(1919 - 1966)
Haika Grossman (Hebrew: חייקה גרוסמן) (born 20 November 1919, died 26 May 1996) was an Israeli politician and member of Knesset. In her youth, she was a Zionist leader in Europe, a partisan, and a participant in the ghetto uprisings in Poland and Lithuania.
Grossman was born in Białystok, Poland. As a teenager she joined the HaShomer HaTzair Socialist-Zionist youth movement. As a leader of the movement in Poland, she was sent to the town of Brześć Litewski to organize the movement’s activities there and in the surrounding region.
When World War II erupted, she moved to Vilna (now Vilnius, Lithuania), where she was active in the emergency underground leadership of HaShomer HaTzair. Upon the Nazi invasion of the Soviet Union in 1941, she returned to Bialystok, where she helped organize the underground movement in the Białystok Ghetto. She served as a courier between that ghetto and those of Vilna, Lublin, Warsaw and others. Using forged papers, she managed to pass as a Polish woman named Halina Woranowicz. Her Polish identity enabled her to assist the underground movements in numerous towns and ghettos, as well as the emerging partisan units being formed in the nearby forests of Poland and Lithuania. At the same time, she also purchased arms and helped smuggle them into the ghettoes. In 1943, she took part in the Białystok Ghetto Uprising, and helped to establish an underground unit of anti-Nazi Germans.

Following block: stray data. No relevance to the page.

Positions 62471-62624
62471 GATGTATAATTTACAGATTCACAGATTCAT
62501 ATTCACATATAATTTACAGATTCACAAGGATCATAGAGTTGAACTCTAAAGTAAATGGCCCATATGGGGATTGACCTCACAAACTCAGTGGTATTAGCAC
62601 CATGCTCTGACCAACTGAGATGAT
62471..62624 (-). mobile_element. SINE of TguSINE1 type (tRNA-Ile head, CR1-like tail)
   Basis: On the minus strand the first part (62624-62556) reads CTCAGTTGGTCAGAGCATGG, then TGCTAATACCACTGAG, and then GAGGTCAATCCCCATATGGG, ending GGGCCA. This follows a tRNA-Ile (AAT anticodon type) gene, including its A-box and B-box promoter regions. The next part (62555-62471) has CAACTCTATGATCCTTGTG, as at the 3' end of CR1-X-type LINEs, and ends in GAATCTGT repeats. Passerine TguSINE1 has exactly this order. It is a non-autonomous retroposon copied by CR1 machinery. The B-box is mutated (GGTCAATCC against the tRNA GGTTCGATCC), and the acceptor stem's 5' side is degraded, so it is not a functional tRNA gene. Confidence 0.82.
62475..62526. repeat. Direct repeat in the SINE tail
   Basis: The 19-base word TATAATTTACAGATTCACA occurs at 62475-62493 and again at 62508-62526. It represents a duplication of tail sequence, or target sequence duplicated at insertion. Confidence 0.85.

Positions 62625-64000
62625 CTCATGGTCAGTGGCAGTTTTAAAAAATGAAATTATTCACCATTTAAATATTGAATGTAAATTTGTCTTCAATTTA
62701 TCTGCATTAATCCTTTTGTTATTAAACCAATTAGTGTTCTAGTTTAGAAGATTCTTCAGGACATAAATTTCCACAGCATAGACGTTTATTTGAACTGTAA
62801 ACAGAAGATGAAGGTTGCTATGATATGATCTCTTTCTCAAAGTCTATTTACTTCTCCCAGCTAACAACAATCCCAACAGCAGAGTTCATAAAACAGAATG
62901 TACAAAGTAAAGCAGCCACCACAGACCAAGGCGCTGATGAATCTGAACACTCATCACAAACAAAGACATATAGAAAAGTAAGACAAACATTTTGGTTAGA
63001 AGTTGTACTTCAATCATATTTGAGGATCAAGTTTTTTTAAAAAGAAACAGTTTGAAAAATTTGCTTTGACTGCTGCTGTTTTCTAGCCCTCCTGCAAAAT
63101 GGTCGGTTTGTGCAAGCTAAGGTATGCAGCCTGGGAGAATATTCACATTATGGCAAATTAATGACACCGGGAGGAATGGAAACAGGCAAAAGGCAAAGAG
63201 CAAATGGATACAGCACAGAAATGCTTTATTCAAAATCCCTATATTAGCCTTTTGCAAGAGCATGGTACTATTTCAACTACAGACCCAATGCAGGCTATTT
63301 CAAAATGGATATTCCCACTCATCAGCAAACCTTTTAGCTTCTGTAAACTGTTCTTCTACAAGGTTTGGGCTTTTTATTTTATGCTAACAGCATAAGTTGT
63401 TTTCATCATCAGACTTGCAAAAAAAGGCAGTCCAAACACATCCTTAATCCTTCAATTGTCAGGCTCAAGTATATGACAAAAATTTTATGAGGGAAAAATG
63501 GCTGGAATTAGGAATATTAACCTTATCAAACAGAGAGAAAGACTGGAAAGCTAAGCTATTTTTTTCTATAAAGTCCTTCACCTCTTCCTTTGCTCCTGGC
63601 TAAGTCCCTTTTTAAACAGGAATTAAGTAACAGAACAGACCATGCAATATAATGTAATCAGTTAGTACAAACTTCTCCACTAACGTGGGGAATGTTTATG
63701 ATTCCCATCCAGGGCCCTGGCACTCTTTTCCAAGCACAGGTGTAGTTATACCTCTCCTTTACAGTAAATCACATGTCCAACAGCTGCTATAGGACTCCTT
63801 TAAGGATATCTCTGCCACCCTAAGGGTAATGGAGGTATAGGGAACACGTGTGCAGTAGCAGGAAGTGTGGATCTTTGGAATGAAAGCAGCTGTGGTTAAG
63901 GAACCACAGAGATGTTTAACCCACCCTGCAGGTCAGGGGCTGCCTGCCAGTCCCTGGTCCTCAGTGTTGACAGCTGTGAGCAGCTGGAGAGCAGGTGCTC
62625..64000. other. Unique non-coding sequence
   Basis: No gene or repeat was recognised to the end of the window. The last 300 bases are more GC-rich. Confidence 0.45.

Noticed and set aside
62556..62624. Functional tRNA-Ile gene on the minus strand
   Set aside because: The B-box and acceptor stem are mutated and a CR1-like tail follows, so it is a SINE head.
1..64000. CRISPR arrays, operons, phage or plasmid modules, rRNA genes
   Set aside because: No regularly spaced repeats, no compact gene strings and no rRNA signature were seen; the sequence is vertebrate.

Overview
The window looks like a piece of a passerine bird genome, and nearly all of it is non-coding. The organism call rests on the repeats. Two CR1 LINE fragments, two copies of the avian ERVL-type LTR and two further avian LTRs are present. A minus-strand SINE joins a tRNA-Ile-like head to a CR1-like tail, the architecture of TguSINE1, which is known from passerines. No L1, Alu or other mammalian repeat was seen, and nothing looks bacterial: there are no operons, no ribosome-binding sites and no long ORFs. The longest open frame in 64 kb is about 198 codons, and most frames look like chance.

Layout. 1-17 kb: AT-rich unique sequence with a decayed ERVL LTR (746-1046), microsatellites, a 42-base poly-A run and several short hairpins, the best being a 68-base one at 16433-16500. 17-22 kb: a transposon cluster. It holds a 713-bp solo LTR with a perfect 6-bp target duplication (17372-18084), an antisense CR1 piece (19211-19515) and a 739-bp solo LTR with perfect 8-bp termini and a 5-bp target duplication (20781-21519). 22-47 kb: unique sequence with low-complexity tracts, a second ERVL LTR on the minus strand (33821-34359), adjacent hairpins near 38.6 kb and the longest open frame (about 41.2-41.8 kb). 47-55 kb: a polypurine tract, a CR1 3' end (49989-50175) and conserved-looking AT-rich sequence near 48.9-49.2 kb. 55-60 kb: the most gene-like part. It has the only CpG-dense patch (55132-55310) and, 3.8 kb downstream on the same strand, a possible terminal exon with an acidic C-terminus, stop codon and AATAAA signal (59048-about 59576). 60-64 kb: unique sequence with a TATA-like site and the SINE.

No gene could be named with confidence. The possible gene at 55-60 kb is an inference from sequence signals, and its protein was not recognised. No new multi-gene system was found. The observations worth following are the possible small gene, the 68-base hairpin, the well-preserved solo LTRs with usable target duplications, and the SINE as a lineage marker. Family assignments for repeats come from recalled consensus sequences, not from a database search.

After the war, she served on the Central Committee of the Jews of Poland, and was awarded Poland’s highest medal for heroism. She emigrated to Mandatory Palestine in 1948 and joined Kibbutz Evron in the Western Galilee. She also served in various capacities in the Mapam Party. From 1950 to 1951 she was the head of Ga’aton Regional Council.
From 1969 to 1988 (aside from a break between 1981 and 1984), Grossman was a member of Knesset for Mapam and the Alignment (an alliance which Mapam was part of). As a parliamentarian, she focused on social issues and the status of women. Among the laws she helped pass were the right to abortions, laws relating to at-risk youth, and the law against beating children.
In 1993, Grossman was invited to light one of twelve torches traditionally kindled in the national ceremony marking Yom Ha’atzma’ut (Israel’s Independence Day). Later, at a party for the torch lighters, she slipped down a flight of stairs and fell into a coma, which lasted three years, until her death in 1996.